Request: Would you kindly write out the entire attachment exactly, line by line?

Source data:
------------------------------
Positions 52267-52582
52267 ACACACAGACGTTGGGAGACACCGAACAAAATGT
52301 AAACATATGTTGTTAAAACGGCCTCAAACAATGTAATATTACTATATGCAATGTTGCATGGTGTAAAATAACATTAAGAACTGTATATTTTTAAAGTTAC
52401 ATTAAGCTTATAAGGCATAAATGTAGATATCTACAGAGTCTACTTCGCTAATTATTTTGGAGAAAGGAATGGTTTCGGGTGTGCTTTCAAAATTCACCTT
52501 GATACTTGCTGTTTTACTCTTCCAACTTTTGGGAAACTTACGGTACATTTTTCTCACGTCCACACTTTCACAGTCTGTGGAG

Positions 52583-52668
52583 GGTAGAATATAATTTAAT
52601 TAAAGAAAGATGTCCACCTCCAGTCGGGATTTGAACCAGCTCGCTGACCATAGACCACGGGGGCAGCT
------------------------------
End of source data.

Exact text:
Positions 52267-52582
52267 ACACACAGACGTTGGGAGACACCGAACAAAATGT
52301 AAACATATGTTGTTAAAACGGCCTCAAACAATGTAATATTACTATATGCAATGTTGCATGGTGTAAAATAACATTAAGAACTGTATATTTTTAAAGTTAC
52401 ATTAAGCTTATAAGGCATAAATGTAGATATCTACAGAGTCTACTTCGCTAATTATTTTGGAGAAAGGAATGGTTTCGGGTGTGCTTTCAAAATTCACCTT
52501 GATACTTGCTGTTTTACTCTTCCAACTTTTGGGAAACTTACGGTACATTTTTCTCACGTCCACACTTTCACAGTCTGTGGAG

Positions 52583-52668
52583 GGTAGAATATAATTTAAT
52601 TAAAGAAAGATGTCCACCTCCAGTCGGGATTTGAACCAGCTCGCTGACCATAGACCACGGGGGCAGCT